Cyalume SnapLight Chemical Light Sticks: Read all about light sticks at Lighting Your Way With Chemical Lighting.

Blocklite Ultra Bright 9V LED Flashlight: One of my readers (James) claims that these work great. So I bought one and it works great!  There is a similar flashlight called the Pak-Lite (which is more expensive) but it does not have a high-low switch like this one.

Emergency Mylar Thermal Blankets (Pack of 10): You will be surprised at how warm these will keep you. Be sure to test one out in advance so that you have the confidence to trust the blanket in an emergency.

Emergency Shelter Tent: The Emergency Tent is a lightweight and compact emergency shelter. It is wind and waterproof and easy to set up and is roomy enough for two people.

Potable Aqua Water Treatment Tablets: Potable Aqua Water Purification Tablets make questionable water bacteriologically suitable to drink. Easy to use and the water is ready to drink in 30 minutes. One 50 tablet bottle treats 25 quarts of water.



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10 Responses to “How to Use a Bandana to Save the Day”

  1. An alternate to the bandana and the shemagh is the Hobo Hanky. It’s big like the shemagh but is modeled on the traditional kerchiefs carried by cowboys and hobos, hence the name. Plus, it makes a great hobo bindle.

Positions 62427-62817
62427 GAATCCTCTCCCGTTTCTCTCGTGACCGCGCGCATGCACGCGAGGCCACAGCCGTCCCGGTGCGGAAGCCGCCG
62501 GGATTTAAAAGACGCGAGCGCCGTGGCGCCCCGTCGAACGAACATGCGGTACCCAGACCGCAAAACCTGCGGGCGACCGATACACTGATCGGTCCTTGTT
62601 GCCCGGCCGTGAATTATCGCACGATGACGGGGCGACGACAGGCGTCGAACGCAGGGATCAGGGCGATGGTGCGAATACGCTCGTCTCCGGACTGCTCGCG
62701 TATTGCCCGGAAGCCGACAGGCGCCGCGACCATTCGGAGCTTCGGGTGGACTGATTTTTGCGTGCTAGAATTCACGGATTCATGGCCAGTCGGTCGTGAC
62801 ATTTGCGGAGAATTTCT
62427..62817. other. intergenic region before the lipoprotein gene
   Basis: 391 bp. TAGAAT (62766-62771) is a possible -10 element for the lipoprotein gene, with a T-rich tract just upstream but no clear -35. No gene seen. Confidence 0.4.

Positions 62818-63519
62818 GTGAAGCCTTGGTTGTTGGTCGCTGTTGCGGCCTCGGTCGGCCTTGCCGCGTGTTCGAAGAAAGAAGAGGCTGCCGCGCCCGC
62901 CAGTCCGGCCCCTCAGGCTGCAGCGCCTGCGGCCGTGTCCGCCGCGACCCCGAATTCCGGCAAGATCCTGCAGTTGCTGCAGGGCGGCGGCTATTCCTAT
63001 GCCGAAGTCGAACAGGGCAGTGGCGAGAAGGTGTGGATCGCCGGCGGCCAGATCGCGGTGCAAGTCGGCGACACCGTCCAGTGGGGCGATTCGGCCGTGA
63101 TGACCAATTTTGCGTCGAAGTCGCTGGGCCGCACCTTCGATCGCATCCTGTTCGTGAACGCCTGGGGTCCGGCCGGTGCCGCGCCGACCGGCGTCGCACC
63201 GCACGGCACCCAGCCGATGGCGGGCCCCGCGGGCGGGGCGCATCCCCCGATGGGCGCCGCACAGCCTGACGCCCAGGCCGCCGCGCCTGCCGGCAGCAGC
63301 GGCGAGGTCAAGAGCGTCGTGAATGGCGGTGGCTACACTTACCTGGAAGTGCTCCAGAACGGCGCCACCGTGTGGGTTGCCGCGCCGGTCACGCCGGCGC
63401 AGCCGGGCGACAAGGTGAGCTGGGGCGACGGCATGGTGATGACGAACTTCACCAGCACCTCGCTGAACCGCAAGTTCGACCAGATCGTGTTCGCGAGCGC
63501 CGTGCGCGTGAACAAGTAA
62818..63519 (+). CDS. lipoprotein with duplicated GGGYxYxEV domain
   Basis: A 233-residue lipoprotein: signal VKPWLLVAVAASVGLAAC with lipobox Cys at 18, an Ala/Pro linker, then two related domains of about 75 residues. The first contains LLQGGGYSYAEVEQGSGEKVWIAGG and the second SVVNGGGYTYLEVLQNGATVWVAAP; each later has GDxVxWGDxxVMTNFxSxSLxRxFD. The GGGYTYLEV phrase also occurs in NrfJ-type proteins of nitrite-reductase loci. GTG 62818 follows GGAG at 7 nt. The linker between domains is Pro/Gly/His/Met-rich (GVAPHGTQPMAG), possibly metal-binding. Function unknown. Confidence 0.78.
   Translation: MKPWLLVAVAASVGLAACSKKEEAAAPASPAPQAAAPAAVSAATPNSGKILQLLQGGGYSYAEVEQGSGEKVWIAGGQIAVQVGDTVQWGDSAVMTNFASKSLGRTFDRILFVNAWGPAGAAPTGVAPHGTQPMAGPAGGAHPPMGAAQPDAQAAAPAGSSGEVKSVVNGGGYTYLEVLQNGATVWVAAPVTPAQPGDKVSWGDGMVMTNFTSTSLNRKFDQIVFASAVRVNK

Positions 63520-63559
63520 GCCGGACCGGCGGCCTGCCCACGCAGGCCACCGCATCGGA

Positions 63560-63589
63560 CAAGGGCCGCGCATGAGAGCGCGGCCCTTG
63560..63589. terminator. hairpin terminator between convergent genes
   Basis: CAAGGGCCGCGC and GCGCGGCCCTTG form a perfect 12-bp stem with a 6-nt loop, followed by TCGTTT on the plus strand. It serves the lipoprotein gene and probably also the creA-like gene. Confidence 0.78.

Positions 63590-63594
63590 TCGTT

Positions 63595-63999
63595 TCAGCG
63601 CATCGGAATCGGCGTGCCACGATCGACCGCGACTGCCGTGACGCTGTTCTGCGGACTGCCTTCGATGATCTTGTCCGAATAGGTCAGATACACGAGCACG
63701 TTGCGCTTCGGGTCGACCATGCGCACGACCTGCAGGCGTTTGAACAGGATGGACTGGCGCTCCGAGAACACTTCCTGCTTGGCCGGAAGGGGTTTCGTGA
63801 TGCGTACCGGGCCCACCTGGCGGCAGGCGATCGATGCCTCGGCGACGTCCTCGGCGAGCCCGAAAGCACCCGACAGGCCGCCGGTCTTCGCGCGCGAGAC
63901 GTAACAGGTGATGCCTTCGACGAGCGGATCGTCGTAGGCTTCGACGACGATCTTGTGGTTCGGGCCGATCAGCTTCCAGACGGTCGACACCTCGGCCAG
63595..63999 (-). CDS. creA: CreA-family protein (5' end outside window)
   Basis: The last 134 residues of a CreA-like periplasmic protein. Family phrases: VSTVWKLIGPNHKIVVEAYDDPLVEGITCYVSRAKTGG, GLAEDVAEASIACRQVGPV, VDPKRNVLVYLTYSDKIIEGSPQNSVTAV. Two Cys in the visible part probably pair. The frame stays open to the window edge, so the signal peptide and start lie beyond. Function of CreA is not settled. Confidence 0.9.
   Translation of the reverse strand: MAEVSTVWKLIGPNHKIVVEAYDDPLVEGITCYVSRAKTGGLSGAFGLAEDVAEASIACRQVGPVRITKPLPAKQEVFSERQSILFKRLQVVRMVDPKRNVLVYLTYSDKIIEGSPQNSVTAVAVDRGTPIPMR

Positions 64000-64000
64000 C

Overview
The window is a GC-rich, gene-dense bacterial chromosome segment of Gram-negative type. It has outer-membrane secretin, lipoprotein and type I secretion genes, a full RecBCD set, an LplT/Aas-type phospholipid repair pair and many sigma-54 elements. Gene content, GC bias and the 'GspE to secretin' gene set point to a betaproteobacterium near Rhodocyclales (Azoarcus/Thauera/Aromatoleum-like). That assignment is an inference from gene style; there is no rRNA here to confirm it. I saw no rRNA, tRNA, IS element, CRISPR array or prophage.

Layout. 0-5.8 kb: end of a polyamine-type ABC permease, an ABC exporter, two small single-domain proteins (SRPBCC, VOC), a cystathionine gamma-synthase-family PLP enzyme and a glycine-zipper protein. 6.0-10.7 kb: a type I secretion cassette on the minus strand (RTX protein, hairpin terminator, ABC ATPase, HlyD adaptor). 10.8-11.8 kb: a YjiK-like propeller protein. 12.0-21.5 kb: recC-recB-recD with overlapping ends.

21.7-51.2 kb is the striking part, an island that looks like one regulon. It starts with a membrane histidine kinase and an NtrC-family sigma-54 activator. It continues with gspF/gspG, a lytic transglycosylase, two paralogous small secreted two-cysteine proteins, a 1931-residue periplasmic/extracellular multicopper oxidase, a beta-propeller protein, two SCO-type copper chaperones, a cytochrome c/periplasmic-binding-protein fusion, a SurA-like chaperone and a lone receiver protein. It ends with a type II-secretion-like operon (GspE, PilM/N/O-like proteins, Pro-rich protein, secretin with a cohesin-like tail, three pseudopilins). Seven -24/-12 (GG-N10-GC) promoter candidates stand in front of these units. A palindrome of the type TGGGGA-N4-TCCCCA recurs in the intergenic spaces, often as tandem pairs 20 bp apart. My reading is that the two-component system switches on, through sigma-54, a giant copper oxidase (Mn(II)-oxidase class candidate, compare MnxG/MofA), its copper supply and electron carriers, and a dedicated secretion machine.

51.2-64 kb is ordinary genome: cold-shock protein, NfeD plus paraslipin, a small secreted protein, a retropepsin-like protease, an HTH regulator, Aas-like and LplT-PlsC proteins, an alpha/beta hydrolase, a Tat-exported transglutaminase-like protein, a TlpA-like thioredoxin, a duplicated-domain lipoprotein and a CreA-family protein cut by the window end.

2. Great reminder! With recent health changes for my Mom and my Sweetie I plan to reorganize car bags and go bags in 2014 to fit new circumstances. Sometimes we forget life changes the definition of “prepared” and it is always an ongoing project. Going with the flow…Mary

  3. Check out the Ultimate Bandana, plans very kindly provided by the Alpha Rubicon website. Pretty nifty little project anyone with even basic sewing skills can do.


  4. All great ideas;
    I don’t know how much cloth diapers are now, but they used to be inexpensive, when my girls were having babies. They used disposable diapers but I got them all a good supply for burp pads, etc. They may be more expensive then bandanas…but it’s another option maybe? There are the thin diaper and the padded, thicker ones. How about walmart shop towels?